In search of one’s roots

In search of one’s roots

MASERU – For someone so eager to reconnect with her Sesotho identity it is rather odd that the only way she can best articulate that zeal to embrace her heritage is through English, another people’s tongue not her own.

But it might not seem such a strange thing once you realise that the ‘she’ being talked about is none other than Kelello Tekateka, aka Ms Kelle.
One of Lesotho’s most talented upcoming singer/songwriters, Ms Kelle – who prefers being called by her Sesotho name, Kelello, – is a proud Mosotho of the Koena clan that is part of Lesotho’s ruling establishment.

However, circumstances would conspire to suppress for a while the raw Sesotho spirit in her, a factor well illustrated by her lack of proficiency in the language of her people.
Instead, upbringing and socialisation groomed Kelello into the typical citizen of the global village whom you can’t quite fit into the rigid binary categories of black or white. It is factor she herself readily admits and to which her music also bears testimony with its appeal to audiences across the racial divide or geographical location.
“I’m too white to be black and I’m too black to be white,” she told thepost, adding that her music is meant for audiences across all continents and from all races.
But this is to get too far ahead of the story. The narrative begins in the Germany city of Bonn where in (****year) baby Kelello was born to the family of Mokheseng Tekateka, a Lesotho diplomat who spent years in the European country on assignment from his government.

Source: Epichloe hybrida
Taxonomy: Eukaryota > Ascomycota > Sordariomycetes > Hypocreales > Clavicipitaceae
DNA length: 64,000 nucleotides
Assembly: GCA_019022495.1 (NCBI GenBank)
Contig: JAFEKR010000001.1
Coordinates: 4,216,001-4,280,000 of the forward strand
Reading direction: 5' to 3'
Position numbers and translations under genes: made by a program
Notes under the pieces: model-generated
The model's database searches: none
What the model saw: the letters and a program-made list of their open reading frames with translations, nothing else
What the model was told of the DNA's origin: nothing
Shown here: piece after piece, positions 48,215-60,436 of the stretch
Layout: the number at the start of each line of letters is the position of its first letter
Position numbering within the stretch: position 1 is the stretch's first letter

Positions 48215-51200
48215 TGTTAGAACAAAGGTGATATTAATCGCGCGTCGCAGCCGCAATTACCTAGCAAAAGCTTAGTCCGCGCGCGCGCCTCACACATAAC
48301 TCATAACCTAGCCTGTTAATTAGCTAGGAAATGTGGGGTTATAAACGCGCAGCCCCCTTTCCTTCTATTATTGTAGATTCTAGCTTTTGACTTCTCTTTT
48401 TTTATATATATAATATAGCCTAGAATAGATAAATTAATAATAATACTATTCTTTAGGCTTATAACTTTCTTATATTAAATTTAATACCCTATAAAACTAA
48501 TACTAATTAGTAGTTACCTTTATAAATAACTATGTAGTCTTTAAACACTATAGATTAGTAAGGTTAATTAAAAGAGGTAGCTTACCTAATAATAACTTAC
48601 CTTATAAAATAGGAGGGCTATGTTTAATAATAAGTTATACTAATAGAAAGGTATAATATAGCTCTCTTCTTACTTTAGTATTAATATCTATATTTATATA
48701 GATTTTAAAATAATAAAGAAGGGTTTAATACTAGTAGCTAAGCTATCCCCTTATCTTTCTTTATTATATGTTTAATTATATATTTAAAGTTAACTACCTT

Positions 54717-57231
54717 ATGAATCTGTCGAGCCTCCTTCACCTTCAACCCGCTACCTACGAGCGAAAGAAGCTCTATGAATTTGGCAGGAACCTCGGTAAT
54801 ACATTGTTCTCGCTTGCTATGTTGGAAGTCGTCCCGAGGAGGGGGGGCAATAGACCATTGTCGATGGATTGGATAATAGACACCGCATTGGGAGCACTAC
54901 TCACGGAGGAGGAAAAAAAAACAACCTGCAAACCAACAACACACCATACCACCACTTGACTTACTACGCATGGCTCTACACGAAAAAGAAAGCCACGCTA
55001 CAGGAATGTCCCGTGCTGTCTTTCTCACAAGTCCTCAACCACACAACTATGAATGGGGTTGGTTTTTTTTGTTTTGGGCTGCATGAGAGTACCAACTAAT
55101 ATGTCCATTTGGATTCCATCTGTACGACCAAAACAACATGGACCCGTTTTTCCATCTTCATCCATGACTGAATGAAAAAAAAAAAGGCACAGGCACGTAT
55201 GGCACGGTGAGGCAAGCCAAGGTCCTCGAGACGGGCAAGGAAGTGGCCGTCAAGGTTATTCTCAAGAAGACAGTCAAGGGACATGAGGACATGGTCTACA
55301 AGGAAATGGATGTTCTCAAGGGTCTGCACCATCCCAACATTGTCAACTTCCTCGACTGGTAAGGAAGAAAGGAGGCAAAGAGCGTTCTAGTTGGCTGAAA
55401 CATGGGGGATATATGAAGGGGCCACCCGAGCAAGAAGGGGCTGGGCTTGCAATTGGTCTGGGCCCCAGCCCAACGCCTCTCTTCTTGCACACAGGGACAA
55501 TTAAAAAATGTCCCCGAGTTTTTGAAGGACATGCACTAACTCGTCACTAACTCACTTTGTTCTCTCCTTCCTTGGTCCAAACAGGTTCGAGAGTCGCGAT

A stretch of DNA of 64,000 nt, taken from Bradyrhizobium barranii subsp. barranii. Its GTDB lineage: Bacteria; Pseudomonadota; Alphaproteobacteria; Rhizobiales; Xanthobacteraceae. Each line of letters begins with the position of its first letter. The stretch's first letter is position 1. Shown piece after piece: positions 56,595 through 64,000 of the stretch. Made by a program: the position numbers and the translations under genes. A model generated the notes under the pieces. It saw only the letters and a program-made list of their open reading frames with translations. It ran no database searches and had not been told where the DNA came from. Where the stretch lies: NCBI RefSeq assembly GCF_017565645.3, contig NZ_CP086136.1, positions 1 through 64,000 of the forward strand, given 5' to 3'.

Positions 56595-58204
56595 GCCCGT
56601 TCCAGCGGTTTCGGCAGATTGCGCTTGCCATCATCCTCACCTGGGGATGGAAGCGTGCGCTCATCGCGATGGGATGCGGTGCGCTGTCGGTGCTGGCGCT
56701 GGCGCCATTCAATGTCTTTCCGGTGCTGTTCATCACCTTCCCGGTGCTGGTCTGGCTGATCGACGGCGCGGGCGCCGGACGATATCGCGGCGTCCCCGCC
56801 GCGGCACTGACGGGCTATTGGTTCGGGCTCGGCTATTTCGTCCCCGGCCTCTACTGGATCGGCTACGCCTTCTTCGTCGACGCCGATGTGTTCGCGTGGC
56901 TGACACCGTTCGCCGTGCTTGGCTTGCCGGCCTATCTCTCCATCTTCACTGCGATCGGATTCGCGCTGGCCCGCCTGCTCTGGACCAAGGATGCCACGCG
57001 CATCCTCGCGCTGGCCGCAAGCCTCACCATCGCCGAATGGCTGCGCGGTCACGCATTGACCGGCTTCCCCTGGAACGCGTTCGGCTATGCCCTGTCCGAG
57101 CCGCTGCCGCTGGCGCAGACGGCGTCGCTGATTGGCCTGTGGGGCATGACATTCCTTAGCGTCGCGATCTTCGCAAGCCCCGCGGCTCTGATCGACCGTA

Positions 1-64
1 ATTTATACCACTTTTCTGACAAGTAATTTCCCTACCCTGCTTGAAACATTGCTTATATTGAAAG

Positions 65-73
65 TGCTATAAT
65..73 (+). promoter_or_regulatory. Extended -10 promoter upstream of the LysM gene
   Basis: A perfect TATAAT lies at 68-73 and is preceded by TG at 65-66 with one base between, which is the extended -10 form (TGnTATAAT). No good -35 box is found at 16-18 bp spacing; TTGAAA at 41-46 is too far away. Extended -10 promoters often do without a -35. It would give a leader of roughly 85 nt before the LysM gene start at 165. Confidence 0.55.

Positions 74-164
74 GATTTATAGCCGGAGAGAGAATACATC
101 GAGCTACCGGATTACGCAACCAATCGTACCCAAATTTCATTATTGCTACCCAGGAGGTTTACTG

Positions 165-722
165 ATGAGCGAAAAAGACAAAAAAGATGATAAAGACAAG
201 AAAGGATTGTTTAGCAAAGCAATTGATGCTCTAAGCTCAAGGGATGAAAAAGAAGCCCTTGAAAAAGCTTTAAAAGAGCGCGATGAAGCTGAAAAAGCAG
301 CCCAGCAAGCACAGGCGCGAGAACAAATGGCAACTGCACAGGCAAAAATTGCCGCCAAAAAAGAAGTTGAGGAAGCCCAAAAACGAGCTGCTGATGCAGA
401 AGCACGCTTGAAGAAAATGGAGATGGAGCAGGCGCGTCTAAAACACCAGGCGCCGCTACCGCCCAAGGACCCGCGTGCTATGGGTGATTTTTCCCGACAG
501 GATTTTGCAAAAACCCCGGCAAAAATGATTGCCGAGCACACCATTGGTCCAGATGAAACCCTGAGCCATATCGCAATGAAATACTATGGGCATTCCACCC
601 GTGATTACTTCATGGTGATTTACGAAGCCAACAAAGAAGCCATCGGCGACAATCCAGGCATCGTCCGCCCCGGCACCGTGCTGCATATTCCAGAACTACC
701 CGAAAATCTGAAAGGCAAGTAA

The diplomat would on occasion bring his family back to Lesotho.

But the holiday breaks were neither that long nor that frequent enough such that her critical formative and early adult years were spent almost exclusively in the German city, exposed to a multiplicity of races, cultures and languages.

But, of course, that was without much exposure to the Sesotho culture or language except when at home.
The result was that where the little girl could have learnt Sesotho, she instead mastered English, which she speaks with a good American accent.
She also grew up to be more familiar with the culture and mores of the Deutschland than that of the land of her forefathers.
It is hard to say what sort of effect this alienation from one’s people and culture would have had on someone who has such a yearning for her roots and heritage.
When it was pointed out to Kelello during the interview that her English is superb and yet she can hardly string together a sentence in Sesotho, she simply looked up, closed her eyes as if in contemplation before uttering this shortest of answers: “I attended English school.”

But something also happened while she was growing up in Germany. Something that by the look of it played no small part in shaping up the Kelello we know today.